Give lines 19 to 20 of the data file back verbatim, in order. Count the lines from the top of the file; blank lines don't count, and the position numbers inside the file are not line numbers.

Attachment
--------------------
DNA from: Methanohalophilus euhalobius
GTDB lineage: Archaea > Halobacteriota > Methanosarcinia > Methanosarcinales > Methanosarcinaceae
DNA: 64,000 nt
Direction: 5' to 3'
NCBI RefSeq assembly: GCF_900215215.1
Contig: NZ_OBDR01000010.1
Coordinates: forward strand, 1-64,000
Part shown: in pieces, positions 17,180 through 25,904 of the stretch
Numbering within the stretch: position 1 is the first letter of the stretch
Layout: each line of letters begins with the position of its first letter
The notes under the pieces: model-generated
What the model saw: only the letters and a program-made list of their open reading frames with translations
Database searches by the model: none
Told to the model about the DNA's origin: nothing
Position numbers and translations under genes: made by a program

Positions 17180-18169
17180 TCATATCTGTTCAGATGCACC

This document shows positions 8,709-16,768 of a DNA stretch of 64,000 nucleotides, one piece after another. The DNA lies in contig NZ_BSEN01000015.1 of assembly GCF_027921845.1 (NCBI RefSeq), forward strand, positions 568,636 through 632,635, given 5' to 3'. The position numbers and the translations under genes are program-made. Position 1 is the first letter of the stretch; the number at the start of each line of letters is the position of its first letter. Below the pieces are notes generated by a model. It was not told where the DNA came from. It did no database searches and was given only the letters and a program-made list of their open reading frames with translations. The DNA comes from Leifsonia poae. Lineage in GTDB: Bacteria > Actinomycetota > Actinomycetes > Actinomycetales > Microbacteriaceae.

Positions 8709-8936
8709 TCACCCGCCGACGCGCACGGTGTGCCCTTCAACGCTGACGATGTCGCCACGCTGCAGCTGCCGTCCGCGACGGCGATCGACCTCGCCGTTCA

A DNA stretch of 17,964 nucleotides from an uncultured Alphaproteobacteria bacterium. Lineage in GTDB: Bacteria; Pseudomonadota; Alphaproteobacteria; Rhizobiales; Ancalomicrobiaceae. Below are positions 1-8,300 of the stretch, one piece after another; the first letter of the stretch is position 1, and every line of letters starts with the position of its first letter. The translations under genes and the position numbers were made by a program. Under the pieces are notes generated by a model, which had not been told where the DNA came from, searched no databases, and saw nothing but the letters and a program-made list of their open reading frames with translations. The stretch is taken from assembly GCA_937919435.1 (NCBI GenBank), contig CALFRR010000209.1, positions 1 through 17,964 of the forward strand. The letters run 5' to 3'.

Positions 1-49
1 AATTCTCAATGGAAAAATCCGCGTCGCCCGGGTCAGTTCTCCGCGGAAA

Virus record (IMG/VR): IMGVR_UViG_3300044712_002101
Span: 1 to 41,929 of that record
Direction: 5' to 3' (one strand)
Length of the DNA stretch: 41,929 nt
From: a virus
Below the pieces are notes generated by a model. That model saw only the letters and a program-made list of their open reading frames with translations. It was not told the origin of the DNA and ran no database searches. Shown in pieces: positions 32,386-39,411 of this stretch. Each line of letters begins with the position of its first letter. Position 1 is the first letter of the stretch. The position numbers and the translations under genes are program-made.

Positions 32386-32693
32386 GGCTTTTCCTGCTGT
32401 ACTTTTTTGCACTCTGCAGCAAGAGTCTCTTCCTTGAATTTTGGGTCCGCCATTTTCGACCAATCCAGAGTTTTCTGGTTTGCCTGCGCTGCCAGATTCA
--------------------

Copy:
Positions 8709-8936
8709 TCACCCGCCGACGCGCACGGTGTGCCCTTCAACGCTGACGATGTCGCCACGCTGCAGCTGCCGTCCGCGACGGCGATCGACCTCGCCGTTCA